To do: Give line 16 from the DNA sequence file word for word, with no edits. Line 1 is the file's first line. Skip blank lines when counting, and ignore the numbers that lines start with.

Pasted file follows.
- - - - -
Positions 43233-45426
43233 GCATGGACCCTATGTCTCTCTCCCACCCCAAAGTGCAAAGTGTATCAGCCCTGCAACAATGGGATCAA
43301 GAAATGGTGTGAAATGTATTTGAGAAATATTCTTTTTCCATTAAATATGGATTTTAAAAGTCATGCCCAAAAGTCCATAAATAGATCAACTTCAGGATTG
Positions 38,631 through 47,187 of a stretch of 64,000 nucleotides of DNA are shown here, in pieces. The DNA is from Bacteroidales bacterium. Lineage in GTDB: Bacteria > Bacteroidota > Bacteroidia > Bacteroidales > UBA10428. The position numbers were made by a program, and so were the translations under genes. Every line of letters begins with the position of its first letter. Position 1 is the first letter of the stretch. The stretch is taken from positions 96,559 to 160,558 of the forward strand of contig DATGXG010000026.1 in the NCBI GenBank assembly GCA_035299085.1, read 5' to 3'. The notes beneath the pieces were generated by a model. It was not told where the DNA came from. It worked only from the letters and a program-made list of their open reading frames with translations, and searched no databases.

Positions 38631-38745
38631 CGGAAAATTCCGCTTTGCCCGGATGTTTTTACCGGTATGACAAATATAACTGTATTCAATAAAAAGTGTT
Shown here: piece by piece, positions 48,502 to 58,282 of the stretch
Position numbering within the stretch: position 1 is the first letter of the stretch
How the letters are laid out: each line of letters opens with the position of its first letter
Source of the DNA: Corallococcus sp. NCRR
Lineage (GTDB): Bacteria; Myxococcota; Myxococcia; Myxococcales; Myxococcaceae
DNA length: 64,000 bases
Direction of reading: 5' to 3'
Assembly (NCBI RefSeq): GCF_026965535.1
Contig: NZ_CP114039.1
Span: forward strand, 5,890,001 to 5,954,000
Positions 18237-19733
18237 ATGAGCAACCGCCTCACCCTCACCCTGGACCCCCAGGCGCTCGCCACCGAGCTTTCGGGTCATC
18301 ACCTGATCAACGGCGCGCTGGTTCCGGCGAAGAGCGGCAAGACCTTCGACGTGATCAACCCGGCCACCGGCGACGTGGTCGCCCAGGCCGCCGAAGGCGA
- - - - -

Span: forward strand, 5,890,001 to 5,954,000